|Number of pages
||Software and systems engineering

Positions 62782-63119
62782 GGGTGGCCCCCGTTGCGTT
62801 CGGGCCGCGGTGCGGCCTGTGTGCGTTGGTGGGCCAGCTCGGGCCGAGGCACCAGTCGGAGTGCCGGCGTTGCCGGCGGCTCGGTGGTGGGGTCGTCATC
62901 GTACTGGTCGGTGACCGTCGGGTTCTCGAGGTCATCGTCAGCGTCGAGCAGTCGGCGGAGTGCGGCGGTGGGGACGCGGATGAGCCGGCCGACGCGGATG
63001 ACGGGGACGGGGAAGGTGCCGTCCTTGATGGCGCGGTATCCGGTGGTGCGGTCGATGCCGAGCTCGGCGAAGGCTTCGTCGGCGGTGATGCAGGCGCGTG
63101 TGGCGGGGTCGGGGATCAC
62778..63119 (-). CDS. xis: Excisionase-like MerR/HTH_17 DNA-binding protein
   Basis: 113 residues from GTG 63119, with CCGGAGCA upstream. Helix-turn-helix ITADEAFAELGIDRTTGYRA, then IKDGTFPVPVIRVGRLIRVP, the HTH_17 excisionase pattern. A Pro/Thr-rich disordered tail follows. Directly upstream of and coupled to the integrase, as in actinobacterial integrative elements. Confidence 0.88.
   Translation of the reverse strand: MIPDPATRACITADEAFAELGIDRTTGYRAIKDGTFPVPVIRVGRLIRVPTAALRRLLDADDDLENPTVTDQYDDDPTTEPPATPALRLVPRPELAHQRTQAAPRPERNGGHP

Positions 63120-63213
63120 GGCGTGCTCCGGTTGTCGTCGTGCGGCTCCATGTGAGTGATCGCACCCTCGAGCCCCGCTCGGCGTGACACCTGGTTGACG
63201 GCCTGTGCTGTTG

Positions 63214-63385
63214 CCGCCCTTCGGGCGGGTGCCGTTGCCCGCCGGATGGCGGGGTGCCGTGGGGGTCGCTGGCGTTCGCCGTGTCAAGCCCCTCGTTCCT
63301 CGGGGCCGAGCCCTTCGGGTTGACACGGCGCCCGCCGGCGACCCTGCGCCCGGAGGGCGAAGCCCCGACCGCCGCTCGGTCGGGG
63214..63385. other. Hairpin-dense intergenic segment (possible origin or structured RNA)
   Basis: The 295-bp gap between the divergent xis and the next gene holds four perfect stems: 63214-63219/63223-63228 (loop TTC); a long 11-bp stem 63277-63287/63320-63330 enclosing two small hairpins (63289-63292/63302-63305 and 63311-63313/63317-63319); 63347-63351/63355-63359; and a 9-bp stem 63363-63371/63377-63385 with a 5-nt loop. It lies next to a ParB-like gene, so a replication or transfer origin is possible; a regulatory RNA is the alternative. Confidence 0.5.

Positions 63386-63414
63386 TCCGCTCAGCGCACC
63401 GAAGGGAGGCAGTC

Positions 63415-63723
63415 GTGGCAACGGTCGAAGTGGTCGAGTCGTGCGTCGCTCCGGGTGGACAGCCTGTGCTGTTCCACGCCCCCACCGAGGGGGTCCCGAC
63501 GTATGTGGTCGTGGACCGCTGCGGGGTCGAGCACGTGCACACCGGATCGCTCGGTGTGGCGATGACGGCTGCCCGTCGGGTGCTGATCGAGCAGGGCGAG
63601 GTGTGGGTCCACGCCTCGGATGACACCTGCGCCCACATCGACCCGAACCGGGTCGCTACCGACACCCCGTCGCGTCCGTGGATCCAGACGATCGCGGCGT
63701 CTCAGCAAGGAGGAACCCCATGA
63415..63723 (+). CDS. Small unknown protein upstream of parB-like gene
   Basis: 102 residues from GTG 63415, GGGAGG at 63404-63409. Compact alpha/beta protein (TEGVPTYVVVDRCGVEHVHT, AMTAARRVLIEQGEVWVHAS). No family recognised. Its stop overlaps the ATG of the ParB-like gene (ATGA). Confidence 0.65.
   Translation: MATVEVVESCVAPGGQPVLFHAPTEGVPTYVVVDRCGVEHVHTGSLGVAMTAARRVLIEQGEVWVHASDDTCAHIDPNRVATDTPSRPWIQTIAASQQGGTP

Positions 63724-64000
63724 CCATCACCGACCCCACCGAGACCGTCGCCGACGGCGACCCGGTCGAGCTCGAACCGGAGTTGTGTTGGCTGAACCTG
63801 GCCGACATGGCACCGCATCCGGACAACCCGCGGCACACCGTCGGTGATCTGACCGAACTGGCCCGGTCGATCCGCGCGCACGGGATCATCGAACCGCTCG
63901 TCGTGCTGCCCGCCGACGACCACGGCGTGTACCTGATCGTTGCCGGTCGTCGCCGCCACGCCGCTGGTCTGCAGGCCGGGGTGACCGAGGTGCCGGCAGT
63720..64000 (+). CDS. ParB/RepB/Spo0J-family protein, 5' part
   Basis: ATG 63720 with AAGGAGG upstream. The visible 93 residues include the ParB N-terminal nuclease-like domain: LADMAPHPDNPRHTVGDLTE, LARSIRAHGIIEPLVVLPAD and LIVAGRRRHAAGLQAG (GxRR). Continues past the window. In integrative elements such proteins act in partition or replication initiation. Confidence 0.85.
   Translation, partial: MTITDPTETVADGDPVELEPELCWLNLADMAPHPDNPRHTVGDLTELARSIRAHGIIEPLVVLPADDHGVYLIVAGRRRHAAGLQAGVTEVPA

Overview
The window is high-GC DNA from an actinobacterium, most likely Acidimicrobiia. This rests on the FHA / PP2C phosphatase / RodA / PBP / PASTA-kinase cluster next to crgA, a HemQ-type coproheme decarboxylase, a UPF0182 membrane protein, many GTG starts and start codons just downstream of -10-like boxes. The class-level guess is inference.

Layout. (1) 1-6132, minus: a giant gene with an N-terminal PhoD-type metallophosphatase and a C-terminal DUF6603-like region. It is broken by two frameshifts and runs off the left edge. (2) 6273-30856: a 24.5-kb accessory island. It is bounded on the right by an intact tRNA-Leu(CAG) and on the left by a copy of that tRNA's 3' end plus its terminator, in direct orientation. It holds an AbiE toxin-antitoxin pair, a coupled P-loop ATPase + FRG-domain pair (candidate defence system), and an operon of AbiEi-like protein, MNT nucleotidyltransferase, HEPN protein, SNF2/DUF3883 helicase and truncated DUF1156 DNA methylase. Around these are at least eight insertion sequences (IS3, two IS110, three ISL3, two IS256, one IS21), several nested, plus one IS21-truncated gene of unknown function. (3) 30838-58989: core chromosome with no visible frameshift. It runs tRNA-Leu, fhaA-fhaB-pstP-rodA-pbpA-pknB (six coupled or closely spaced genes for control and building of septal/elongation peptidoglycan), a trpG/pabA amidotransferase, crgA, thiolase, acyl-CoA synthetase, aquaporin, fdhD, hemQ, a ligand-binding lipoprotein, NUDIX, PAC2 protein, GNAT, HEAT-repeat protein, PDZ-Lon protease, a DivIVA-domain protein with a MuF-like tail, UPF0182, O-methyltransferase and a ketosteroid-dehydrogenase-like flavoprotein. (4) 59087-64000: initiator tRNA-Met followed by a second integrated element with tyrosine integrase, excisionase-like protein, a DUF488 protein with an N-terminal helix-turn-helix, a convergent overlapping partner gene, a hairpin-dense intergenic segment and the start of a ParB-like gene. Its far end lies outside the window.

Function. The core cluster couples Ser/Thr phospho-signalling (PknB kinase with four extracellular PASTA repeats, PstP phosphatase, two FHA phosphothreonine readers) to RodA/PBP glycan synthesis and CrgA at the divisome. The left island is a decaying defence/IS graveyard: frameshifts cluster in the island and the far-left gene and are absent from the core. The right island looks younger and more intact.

This International standard is Part 1 of a multi-part standard concerned with defining a modelling language and its transfer format, known as High-level Petri Nets. Part 1 defines a semigraphical technique for the specification, design and analysis of discrete event systems. The technique is mathematically defined and may thus be used to provide unambiguous specifications and descriptions of applications. It is also an executable technique, allowing specification prototypes to be developed to test ideas at the earliest and cheapest opportunity. Specifications written in the technique may be subjected to analysis methods to prove properties about the specifications, before implementation commences, thus saving on testing and maintenance time and providing a high level of quality assurance. Petri nets have been used to describe a wide range of systems since their invention in 1962. A problem with Petri nets is the explosion of the number of elements of their graphical form when they are used to describe complex systems. High-level Petri Nets were developed to overcome this problem by introducing higher-level concepts, such as the use of complex structured data as tokens, and using algebraic expressions to annotate net elements. The use of ‘high-level’ to describe these Petri nets is analogous to the use of ‘high-level’ in high-level programming languages (as opposed to assembly languages), and is the usual term used in the Petri net community. Two of the early forms of high-level nets that this standard builds on are Predicate- Transition Nets and Coloured Petri Nets, first introduced in 1979 and developed during the 1980s. It also uses some of the notions developed for Algebraic Petri nets, first introduced in the mid 1980s. It is believed that this standard captures the spirit of these earlier developments (see bibliography). The technique promises to have multiple uses. For example, it may be used directly to specify systems or to define the semantics of other less formal languages. It may also serve to integrate techniques currently used independently such as state transition diagrams and data flow diagrams. The technique is particularly suited to parallel and distributed systems development as it supports concurrency. The technique is able to specify systems at a level that is independent of the choice of implementation (i.e. by software, hardware (electronic and/or mechanical) or humans or a combination). This International Standard may be cited in contracts for the development of systems (particularly distributed systems), or used by application developers or Petri net tool vendors or users. Part 1 of this International Standard provides an abstract mathematical syntax and a formal semantics for the technique. Conformance to the standard is possible at several levels. The level of conformance depends on the class of high-level net chosen and the degree to which the syntax is supported. The basic level of conformance is to the semantic model.